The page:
NPR host Siegel serves as moderator for Avigdor Lieberman at Saban gala

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Robert Siegel with Avigdor Lieberman
Robert Siegel with Avigdor Lieberman last night in Washington. Photo Natasha Mozgovaya

The Saban Forum, which is named after the ardent Israel supporter Haim Saban, was held last night in Washington. And National Public Radio host Robert Siegel served as a moderator for the rightwing foreign minister Avigdor Lieberman, above. Lieberman, an immigrant to Israel from Russia, has called for transferring Palestinians out of the Jewish state and for Israelis to have to take a loyalty oath to the state. From the event’s announcement:

The 2012 Saban Forum begins on Friday evening with a gala dinner, and will feature a discussion with Israeli Foreign Minister Avigdor Lieberman at 6:30 p.m., moderated by NPR’s Robert Siegel.

I can’t wait to watch the session and see how tough Siegel’s questions were. Haaretz’s Natasha Mozgovaya reports:

At Saban Forum, Lieberman accuses Abbas of Palestinian disunity

Avigdor Lieberman seemed in good spirits on Friday night. Opening with a joke, the foreign minister emphatically declared “I am on the right!” when he and NPR radio journalist Robert Siegel sat themselves on stage at the annual Saban Forum, which took place over the weekend at the Willard InterContinental in Washington D.C.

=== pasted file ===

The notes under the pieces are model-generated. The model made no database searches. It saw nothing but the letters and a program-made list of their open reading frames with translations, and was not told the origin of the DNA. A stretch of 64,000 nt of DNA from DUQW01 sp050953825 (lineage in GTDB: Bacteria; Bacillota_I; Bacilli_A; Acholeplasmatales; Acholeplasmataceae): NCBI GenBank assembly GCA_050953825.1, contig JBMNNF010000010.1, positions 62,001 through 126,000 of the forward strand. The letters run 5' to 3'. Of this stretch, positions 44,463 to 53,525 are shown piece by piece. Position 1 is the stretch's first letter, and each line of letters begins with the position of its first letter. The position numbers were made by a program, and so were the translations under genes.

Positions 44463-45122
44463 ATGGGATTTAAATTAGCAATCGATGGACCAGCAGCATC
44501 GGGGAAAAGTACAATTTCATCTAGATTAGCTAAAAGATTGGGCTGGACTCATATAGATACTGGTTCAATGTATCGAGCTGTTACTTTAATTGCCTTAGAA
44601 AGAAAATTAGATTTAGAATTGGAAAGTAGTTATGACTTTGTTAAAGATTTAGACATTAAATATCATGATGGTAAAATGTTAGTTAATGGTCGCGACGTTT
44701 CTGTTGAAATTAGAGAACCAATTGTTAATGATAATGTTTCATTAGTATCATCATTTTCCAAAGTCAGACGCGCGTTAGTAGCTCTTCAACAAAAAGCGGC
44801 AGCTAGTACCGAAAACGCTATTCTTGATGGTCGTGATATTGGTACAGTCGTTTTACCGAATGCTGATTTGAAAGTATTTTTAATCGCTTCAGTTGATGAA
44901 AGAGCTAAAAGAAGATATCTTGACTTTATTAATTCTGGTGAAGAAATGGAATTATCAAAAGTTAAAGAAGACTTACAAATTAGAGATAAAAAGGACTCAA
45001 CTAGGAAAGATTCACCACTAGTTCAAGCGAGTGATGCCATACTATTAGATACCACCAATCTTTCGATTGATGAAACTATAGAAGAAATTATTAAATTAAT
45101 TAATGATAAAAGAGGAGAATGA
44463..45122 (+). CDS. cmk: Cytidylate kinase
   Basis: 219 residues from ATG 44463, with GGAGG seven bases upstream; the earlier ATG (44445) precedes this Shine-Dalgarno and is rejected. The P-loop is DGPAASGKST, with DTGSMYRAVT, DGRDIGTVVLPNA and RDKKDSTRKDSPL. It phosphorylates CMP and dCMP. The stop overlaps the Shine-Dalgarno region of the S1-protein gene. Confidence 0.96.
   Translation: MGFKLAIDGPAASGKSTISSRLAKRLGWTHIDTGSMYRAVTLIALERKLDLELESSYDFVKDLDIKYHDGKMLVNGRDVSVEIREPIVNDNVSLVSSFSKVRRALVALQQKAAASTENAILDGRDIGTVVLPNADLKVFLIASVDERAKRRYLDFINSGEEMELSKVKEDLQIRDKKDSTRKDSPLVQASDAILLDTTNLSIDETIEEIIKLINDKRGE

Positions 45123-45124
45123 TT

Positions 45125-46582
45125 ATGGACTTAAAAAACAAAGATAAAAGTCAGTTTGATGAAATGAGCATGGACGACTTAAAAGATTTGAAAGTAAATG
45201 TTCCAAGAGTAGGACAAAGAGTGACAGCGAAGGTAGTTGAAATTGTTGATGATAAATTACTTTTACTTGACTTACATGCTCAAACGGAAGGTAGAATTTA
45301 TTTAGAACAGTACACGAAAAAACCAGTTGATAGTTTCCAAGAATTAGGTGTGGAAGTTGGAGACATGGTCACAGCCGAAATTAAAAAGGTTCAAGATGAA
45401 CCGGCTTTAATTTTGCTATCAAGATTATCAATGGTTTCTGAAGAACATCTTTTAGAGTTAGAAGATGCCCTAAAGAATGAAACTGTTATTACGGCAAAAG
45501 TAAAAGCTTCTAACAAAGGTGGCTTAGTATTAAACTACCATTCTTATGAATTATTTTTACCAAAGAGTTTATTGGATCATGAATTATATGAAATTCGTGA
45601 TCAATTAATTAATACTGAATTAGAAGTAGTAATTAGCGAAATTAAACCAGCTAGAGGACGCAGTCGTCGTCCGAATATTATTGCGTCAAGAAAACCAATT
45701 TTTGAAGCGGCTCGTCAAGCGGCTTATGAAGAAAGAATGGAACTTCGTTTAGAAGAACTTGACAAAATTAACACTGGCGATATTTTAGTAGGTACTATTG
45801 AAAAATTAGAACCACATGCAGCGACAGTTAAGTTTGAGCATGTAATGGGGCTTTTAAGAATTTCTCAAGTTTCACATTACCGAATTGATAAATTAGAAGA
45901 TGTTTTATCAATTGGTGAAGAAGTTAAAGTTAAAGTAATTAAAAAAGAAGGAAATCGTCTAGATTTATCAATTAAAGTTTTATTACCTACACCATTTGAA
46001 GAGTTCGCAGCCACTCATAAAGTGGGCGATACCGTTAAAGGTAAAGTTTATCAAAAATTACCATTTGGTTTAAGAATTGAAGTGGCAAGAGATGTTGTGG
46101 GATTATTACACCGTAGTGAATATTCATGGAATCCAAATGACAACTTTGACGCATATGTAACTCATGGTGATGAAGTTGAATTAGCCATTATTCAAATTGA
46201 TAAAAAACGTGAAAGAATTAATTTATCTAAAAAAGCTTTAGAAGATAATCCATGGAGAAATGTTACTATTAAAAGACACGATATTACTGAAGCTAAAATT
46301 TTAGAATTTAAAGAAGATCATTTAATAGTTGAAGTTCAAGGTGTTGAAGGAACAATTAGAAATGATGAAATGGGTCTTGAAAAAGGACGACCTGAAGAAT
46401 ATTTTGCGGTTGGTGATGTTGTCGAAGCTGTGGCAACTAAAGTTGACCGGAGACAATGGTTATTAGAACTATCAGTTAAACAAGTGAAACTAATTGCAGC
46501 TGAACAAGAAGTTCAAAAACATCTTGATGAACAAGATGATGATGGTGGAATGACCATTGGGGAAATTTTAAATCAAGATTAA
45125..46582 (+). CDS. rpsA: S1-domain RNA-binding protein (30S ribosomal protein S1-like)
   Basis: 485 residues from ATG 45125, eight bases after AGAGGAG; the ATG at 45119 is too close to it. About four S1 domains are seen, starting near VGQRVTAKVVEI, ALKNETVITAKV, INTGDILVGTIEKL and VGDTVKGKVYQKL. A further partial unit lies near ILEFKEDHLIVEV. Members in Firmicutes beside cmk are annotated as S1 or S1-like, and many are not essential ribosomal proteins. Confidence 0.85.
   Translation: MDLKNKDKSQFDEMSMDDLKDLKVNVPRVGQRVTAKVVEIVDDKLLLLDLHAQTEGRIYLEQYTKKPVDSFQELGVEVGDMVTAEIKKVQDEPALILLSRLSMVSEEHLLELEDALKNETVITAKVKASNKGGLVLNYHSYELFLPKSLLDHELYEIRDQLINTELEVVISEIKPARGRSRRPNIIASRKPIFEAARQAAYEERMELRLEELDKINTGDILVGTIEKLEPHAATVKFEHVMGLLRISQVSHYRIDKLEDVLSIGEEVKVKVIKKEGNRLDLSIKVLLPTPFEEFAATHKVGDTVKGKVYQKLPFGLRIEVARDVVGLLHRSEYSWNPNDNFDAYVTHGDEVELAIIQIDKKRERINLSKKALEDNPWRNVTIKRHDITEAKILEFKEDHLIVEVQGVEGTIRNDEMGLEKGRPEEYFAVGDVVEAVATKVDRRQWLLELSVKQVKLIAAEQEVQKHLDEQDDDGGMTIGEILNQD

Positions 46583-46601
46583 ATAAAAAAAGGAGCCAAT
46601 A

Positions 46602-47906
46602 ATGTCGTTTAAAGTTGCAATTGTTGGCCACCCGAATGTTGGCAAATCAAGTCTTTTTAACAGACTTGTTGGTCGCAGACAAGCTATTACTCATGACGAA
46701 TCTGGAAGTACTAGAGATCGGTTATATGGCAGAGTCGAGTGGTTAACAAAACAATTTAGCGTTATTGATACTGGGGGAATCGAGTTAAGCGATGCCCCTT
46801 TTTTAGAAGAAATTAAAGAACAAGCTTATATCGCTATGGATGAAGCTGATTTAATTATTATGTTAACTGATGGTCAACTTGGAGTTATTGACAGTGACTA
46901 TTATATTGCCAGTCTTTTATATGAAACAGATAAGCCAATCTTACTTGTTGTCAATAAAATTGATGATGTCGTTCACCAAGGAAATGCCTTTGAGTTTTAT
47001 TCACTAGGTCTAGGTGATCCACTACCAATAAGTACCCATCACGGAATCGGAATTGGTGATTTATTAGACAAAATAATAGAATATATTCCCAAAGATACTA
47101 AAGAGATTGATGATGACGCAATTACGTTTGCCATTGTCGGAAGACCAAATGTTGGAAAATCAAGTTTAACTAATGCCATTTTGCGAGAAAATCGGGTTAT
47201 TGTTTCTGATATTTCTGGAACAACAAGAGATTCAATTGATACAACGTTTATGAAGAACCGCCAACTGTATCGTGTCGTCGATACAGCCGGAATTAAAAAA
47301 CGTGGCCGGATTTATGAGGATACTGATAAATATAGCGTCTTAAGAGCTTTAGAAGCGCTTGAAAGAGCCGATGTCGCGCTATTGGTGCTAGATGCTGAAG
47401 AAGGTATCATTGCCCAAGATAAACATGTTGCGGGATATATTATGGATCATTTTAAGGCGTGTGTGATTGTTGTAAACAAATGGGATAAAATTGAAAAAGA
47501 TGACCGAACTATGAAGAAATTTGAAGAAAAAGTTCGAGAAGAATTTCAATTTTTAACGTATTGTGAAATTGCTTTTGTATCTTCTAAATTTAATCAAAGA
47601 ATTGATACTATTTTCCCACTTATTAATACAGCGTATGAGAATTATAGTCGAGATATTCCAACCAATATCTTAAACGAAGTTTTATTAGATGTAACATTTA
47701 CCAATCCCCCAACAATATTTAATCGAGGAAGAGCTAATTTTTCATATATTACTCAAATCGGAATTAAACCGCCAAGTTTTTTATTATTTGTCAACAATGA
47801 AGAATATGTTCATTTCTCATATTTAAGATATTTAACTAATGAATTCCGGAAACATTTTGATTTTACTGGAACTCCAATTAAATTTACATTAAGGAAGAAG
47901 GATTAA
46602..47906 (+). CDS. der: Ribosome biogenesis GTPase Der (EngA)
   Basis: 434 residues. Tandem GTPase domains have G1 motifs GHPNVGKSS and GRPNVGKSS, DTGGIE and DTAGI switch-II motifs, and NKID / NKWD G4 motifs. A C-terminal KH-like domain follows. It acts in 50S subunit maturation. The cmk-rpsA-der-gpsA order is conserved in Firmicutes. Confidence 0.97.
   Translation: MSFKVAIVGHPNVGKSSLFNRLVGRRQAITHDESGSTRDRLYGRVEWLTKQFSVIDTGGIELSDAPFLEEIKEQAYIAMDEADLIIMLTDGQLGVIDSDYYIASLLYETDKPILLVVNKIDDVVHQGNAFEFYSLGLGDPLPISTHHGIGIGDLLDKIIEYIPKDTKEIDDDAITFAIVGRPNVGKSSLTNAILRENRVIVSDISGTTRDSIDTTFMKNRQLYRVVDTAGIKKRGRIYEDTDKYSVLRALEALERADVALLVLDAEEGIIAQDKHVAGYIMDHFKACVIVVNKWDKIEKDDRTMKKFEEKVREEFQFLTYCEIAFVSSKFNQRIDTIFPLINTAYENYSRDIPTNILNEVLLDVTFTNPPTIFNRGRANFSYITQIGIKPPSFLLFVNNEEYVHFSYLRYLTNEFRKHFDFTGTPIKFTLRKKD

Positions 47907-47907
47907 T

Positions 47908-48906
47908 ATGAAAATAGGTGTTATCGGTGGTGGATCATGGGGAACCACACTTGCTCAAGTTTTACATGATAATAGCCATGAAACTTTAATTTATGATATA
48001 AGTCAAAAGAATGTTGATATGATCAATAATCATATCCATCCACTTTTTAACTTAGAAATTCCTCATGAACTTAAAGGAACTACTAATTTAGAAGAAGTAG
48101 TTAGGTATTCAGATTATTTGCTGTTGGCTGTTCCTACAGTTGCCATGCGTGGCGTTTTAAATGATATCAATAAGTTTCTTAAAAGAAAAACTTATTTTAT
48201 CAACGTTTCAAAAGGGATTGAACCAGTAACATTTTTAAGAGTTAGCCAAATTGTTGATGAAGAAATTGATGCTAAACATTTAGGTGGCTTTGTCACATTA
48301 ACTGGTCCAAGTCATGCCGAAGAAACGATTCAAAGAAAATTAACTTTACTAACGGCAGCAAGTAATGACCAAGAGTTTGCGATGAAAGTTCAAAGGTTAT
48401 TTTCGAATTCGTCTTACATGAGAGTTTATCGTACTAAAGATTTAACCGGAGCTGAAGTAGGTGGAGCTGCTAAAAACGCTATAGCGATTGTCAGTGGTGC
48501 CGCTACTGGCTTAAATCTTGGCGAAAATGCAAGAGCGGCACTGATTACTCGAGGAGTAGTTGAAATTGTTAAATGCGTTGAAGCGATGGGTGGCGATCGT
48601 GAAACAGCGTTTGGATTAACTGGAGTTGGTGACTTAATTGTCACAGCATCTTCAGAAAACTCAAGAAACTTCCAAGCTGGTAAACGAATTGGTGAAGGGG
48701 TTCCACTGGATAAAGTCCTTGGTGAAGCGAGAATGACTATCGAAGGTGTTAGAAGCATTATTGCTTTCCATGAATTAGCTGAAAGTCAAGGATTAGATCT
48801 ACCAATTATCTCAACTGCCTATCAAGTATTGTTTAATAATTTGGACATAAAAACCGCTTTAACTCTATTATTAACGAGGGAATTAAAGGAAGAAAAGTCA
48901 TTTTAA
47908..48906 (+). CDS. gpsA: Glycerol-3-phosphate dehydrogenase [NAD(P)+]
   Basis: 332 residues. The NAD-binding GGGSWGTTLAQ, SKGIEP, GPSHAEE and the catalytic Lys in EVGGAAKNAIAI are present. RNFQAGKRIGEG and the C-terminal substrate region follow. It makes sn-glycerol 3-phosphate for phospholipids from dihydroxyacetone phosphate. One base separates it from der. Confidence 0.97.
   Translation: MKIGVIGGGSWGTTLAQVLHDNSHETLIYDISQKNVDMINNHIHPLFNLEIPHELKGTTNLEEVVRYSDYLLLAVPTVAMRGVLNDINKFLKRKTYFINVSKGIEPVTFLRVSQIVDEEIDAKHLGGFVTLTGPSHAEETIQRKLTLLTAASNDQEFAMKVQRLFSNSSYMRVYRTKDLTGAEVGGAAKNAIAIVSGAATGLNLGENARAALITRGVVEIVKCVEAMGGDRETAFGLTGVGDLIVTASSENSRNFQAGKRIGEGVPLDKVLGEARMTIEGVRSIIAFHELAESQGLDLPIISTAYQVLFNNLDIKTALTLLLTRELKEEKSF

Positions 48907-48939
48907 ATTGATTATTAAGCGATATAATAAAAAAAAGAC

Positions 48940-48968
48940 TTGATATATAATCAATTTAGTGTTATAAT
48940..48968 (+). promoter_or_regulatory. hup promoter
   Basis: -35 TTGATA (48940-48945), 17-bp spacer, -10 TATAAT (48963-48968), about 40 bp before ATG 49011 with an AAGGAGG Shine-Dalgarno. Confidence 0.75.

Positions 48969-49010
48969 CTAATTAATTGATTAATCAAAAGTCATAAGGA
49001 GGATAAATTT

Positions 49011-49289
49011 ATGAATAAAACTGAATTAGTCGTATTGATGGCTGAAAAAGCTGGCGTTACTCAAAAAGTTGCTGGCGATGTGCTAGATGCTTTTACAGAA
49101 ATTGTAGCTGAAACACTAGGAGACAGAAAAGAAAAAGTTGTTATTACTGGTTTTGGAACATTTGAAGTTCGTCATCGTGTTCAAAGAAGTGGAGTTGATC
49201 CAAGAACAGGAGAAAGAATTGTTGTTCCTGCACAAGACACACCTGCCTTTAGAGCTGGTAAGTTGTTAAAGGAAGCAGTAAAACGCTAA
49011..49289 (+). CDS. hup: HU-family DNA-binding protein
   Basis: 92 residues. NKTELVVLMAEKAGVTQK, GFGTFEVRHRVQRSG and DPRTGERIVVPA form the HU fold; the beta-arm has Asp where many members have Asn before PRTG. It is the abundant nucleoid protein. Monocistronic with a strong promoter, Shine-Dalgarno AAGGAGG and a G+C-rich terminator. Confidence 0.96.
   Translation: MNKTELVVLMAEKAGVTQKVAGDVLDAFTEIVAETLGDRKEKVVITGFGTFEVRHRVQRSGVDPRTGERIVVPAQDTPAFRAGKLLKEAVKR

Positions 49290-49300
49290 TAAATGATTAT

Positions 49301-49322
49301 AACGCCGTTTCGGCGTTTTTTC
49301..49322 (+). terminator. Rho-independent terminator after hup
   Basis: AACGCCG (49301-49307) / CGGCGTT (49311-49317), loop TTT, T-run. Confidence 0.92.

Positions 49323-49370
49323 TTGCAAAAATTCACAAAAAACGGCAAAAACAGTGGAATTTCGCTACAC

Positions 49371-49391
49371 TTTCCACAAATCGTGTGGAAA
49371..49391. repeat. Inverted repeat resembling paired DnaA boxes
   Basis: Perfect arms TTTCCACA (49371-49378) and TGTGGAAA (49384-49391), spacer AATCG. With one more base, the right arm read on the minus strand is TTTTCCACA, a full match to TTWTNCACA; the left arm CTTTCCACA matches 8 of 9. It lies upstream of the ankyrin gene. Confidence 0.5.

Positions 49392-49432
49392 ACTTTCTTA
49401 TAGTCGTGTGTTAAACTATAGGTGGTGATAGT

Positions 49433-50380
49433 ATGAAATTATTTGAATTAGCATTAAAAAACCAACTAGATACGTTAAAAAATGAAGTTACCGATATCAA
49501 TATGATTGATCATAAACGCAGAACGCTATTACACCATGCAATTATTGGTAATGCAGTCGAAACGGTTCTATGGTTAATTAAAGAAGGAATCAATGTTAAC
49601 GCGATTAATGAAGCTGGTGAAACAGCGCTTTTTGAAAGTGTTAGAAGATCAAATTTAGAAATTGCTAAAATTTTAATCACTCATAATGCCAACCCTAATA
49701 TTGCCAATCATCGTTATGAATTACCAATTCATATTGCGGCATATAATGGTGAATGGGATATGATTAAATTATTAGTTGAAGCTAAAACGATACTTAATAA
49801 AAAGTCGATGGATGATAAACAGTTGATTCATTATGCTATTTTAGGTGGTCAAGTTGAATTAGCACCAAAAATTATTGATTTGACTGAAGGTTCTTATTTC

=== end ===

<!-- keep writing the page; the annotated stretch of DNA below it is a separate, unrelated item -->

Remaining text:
By the way, look who Haim Saban, who gives tons to the Democratic Party, was sitting next to (below). So Bill Clinton should be named the new US envoy on the conflict, as Richard Wolffe and Bernard Avishai have suggested? How balanced would he be? (You can also see Nancy Pelosi canoodling with Ehud Olmert at Mozgovaya’s Facebook page.)

Haim Saban with Hillary Clinton
Haim Saban with Hillary Clinton, by Natasha Mozgovaya

P.S. In the wake of the historic Palestinian vote at the U.N. on Thursday, I’ve heard two largely-irrelevant promotions of Israeli culture on NPR: yesterday a story about Jerusalem restaurants that don’t accept the Kosher certification rules, and today a story about Amos Oz and his daughter Fania Oz-Salzberger, writing a book about the Jewish tradition of the word. It really is in the water over there.

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